New Logan Schools band to play for area teams

By Martha Frost: QCS staff

Logan Schools got a brand new band — and they want to be playing Tucumcari’s song and House’s song and the songs for Santa Rosa and San Jon — as well as their own.

That’s right, band leader Andrea Rinestine is asking all the schools Logan competes with to send them the sheet music to their school or fight song so she can teach it to her band, the Horns.

The Horns see playing the opponents’ as well as their own school song at home games as a way of promoting sportsmanship and school spirit, she said.

Rinestine herself has long been promoting — and making — music. After picking up the flute at the age of 3, Rinestine said she’s played every instrument in the band, including the tuba, which she played in high school at New Lisbon, Wisconsin.

When she started a music program for Logan this summer, Rinestine said she had slim pickings. Instruments included two trumpets and two flutes, with a few leftover instruments that had been lying around for 19 years since Logan last had a band.

Rinestine said she penned a request to the McMullen Foundation to help Logan make some music. Grant Morper, the chairman of the foundation, played in the Logan band in the 1950s and the Horns ended up with more than $2,500 for instruments and uniforms.

With new instruments, new uniforms and band practice set for the fall, the 17 members of the Horns are ready to roll — almost.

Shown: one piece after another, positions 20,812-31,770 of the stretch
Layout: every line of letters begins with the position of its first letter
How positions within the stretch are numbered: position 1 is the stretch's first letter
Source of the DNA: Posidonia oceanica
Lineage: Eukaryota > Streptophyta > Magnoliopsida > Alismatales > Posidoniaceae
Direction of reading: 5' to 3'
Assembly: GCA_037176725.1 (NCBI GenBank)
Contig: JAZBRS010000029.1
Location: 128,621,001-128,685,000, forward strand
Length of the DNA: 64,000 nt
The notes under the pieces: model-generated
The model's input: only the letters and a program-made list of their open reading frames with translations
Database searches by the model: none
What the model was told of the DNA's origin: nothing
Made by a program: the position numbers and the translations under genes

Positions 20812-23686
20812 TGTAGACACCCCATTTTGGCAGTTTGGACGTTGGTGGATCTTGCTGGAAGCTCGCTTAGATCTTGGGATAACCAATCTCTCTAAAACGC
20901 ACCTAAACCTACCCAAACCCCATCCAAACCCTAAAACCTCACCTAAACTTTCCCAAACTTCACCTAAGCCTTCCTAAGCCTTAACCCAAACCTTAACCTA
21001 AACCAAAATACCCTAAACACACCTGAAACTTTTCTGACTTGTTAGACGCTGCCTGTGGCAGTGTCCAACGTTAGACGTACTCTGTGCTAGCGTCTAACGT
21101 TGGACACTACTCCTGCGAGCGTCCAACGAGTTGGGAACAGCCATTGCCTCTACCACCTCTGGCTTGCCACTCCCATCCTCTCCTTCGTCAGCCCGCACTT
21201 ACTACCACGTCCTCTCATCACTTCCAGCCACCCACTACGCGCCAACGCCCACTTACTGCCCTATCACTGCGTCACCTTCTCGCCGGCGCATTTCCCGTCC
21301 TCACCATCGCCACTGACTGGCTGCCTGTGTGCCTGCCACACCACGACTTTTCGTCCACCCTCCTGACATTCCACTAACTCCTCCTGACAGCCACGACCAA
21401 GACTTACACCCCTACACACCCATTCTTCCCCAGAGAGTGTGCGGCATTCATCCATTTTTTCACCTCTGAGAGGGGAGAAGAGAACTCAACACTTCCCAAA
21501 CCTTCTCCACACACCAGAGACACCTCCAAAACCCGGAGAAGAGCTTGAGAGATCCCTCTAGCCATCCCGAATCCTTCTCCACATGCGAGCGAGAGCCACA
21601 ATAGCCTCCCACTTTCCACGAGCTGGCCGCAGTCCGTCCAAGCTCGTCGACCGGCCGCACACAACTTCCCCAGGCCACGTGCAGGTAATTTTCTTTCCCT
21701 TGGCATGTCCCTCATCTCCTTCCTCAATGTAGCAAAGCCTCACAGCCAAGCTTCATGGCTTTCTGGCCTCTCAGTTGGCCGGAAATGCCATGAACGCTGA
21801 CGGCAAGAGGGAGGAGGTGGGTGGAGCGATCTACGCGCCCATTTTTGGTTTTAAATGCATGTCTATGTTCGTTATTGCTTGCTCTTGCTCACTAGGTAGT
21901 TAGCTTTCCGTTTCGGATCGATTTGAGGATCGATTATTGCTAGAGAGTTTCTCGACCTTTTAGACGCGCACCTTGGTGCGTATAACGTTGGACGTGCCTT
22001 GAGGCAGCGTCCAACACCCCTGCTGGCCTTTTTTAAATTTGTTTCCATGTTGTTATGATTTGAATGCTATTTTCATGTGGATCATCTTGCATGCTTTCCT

Many of the students are inexperienced, Rinestine said, so she is starting them slowly — like with learning to blow in a mouthpiece.

Eighth-grader Mariah Ciemny, who came from Dalhart to Logan this year, hopes to play the trombone. She said she played snare drum in Clayton but would be new to the sliding horn. But she said she’s ready to give it a whirl at games and pep rallies.
“Logan students don’t have to choose between sports and band,” she said. “They can do both.”

Clarinet player Bethany Claypool, who is new to Logan this year from Anton, Texas, already has some experience with her instrument since her mother also played clarinet.

Claypool said she may not even mind playing the weirdest instrument in the band, the Sousaphone.
“It’s probably too heavy for me to carry,” she said.

In addition to the Sousaphone, Rinestine said her band now includes flute, alto and bass clarinet, trombone, saxophone and baritone saxophone, snare drum, trumpet, and a mellophone and baritone, two types of horns.